In Response to Call from Students Against Police Brutality:

NYC High Schools Walkout

December 1, 2015 | Revolution Newspaper |


High School walkout, New York City, December 1Students from Bard and Brooklyn Friends High Schools walked out in response to a call from Students Against Police Brutality.

Bard H.S. & Brooklyn Friends H.S. had a walk-out today to commemorate the one-year anniversary of their first walk-out and because "People of color are consistently targeted, brutalized, raped and murdered for merely existing. That's not normal. Yet in the past few months we've begun to accept this as normal. We see videos of cops beating children for being in a white neighborhood and we aren't surprised. Some of us even scroll past because it's no longer news. We can't accept that. So on December 1st, 2015 Students Against Police Brutality is calling to you all to walk out of your jobs, schools, homes and take back the streets. Remind everyone that there is a problem and we need to fight for a solution." (per their FB event page).

Students Against Police Brutality

About 75 students walked out despite warnings and threats from authorities. Everyone gathered at Union Square in very high spirit. Fliers of Carl Dix's statements "Justice for Laquan McDonald—Send the Murdering Pig to Jail!" and "Justice For Jamar Clark! Condemn the Racist Assault on Protesters in Minneapolis!", posters that read "Ferguson is Everywhere! Justice for Michael Brown and Eric Garner. Police Brutality and Murder MUST STOP" and posters by the Stop Mass Incarceration Network "Which Side Are You On? STOP POLICE TERROR" and "FERGUSON IS EVERYWHERE. STOP POLICE BRUTALITY & MURDER" were immediately distributed throughout the crowd. And an enlarged Stolen Lives Banner with was held up throughout the entire demonstrations by several students taking turns. Whistles got into everybody's hand and several signed up to stay connected.

Immediately the police tried to intimidate the crowd of students. They said (something along the lines of): "All of you are under 18. You're suppose to be in school getting an education. We're bringing a bus to take you back to school." There was a tenseness in the crowd so I began to agitate that they had no right to tell us what to do and that everyone there was in the right place (because of what made them walk-out in the first place). I continued to do some agitation to bring the crowd back together and to give everyone the moral backing they needed to continue to stay together and demonstrate. This unleashed everybody: chants continued to ring out and a speak-out ensued. Several people talked about what made them walk-out: "the fact that there is a genocide"; "innocent Black people being brutalized at the hands of the police"; "because they can't look away at a society that criminalizes people of color"; etc.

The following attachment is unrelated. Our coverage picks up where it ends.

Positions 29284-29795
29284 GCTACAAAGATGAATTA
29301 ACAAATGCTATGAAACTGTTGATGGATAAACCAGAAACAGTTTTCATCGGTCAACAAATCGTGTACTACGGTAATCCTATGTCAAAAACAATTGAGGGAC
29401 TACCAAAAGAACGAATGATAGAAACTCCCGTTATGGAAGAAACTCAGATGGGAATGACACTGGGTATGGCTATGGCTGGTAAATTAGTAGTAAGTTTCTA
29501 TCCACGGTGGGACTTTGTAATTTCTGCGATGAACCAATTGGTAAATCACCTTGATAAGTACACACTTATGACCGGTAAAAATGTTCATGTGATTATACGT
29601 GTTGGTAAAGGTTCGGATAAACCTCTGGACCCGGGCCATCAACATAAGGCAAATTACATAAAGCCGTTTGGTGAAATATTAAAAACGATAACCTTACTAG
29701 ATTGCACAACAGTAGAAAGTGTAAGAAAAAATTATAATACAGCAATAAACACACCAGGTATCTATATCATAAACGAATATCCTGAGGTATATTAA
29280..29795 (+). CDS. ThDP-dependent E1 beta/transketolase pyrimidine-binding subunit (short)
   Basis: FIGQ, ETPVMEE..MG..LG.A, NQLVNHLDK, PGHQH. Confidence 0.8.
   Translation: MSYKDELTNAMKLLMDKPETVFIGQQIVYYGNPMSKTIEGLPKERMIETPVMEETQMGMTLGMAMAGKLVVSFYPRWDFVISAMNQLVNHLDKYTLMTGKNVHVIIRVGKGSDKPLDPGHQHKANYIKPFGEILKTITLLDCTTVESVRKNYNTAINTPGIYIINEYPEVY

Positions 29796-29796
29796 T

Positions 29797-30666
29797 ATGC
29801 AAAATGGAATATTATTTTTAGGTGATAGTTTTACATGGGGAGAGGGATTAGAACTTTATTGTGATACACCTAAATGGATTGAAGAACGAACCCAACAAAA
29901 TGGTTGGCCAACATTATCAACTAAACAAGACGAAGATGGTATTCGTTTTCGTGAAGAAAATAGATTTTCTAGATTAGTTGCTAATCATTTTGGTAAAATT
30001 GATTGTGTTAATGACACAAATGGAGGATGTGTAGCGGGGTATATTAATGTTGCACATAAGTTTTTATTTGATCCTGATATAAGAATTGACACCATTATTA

This crowd was extremely open to the revolution: copies of Revolution newspaper and BAsics quote cards were distributed amongst the crowd. At a certain point we realized that we were isolated from the crowd and were agitating to the police so we all took off on a march around Union Square (all the shopping booths set-up). While the shopping area wasn't busy there was a lot of support from amongst vendors and customers: students distributed flyers, palm cards, and continued to chant as we circled the square several times.

Finally, we stopped for an 11-minute moment of silence for the 11 times Eric Garner said "I can't breathe!". Immediately after the names of those killed at the hands of the police were shouted out: "Mike Brown"; "Aiyana Stanley-Jones"; "Eric Garner"; "Akai Gurley"; "Freddie Gray";... The Revolution Club led everyone in a collective reading of BAsics 3:16 and called on everyone to get with the club and into BA. The student organizers of the walk-out called on everyone to join the Stop Mass Incarceration Network this THURSDAY for "One Year Later - Still No Justice! Justice for Eric Garner!" and to go,, and Students Against Police Brutality on Facebook.

This was a very lively protest. A multinational generation skipping class to protest police terror and murder. Everyone there had an amazing time and relied on each other to collectively figure out the next steps forward (throughout the rally, march, and speak-out). There was a real seriousness and excitement to be back in the streets. Initial thinking began to get unleashed for the national stolen lives tour in February for Black History Month.



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